Advances in Clinical and Experimental Medicine

Title abbreviation: Adv Clin Exp Med
JCR Impact Factor (IF) – 1.736
5-Year Impact Factor – 2.135
Index Copernicus  – 168.52
MEiN – 70 pts

ISSN 1899–5276 (print)
ISSN 2451-2680 (online)
Periodicity – monthly

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Advances in Clinical and Experimental Medicine

2014, vol. 23, nr 5, September-October, p. 763–768

Publication type: original article

Language: English

A Comparison of Pre-Operative Nutritional Status with Post-Operative Morbidity and Mortality in Obese Esophageal Surgery Patients

Subhamay Ghosh1,2,A,D,E,F, Balázs Ittzés1,3,B,C, Lajos Bogár1,B,D, Tamás Kõszegi4,B,C, Péter Örs Horváth5,B,D, Lászlo Cseke5,C,D, András Papp5,C,D, Sándor Márton1,2,A,D,E,F

1 Department of Anaesthesiology and Intensive Therapy, University of Pécs, Hungary

2 Department of Anaesthesia and Perioperative Medicine, St. Boniface Hospital, University of Manitoba, Winnipeg, Canada.

3 Department of Anaesthesia, North Devon District Hospital, Barnstaple, UK

4 Department of Laboratory Medicine, University of Pécs, Hungary

5 Department of Surgery, University of Pécs, Hungary

Abstract

Objectives. The nutrition state of obese patients scheduled to undergo esophageal surgery was evaluated using two nutritional score systems: the mini nutritional assessment (MNA) and the prognostic and nutritional index (PINI). A further comparison of various proteins, lymphocytes and cholesterol was performed using biochemical tests. These factors were compared with post-operative morbidity and mortality in a prospective, descriptive clinical study.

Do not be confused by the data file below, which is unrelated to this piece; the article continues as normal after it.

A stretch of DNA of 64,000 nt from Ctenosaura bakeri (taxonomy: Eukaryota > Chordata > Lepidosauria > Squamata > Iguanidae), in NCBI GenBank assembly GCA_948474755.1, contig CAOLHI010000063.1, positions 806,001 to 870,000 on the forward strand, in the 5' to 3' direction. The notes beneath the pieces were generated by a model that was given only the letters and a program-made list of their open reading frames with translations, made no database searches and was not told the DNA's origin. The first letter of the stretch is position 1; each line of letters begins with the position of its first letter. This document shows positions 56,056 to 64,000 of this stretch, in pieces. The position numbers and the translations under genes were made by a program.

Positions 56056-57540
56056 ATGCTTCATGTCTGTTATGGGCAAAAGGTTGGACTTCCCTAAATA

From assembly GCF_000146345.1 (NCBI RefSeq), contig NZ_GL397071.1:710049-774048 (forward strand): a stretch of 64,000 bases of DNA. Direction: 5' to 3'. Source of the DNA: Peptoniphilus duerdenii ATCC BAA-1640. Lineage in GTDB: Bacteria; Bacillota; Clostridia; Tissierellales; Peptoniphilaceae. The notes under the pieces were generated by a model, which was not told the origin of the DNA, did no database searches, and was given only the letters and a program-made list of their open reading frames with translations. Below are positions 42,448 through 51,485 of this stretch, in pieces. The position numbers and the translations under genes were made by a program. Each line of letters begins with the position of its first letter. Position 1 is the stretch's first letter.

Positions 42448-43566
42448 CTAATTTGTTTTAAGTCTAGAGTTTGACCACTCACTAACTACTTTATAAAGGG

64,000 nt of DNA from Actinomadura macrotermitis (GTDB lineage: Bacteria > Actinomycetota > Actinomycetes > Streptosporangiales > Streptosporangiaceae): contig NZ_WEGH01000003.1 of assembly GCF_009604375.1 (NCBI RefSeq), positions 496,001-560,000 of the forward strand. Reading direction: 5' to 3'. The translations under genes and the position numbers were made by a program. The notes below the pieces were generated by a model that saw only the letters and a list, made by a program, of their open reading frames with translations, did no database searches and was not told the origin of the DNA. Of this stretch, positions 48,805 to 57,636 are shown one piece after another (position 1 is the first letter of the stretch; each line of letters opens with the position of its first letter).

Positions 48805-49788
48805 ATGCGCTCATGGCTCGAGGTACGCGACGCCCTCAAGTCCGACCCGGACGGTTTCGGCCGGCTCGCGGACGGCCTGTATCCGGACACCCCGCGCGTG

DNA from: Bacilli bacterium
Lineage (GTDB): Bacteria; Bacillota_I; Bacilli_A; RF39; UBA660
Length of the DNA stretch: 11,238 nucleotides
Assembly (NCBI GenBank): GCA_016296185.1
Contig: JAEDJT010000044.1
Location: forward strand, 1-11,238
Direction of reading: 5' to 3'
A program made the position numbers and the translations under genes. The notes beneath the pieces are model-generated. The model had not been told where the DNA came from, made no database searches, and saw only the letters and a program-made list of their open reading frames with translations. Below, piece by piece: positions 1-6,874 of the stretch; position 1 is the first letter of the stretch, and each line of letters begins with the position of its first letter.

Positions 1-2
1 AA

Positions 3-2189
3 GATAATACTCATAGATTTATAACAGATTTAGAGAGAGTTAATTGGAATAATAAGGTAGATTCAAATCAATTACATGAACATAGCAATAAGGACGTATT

Material and Methods. The study included 34 obese patients undergoing esophagus resection due to cancer, who were examined over four years using both scoring systems to analyze whether nutritional status influences the outcome of surgery. The patients were divided into four groups based on the severity of the outcome and their MNA and PINI scores were analyzed.
Results. There were no significant differences between the nutritional status of survivors and deceased patients. The European Society for Parenteral and Enteral Nutrition (ESPEN) nutritional risk score was 1.35 ± 0.47 for Group I and 1.47 ± 0.58 for Group II (p = 0.62). With respect to severe morbidity there was no significant difference between Group III and Group IV: 2.01 ± 2.28 vs. 1.02 ± 3.67 (p = 0.54). Although there were minor differences, there were no major variations seen in the MNA or PINI scores comparing the four examined groups. No significant changes were observed in the biochemical parameters.
Conclusion. The study found no differences between post-operative morbidity or mortality and the pre-operative nutrition status of obese patients who underwent surgery due to esophageal cancer.

Key words

morbidity, mortality, nutrition, obesity, esophagectomy.

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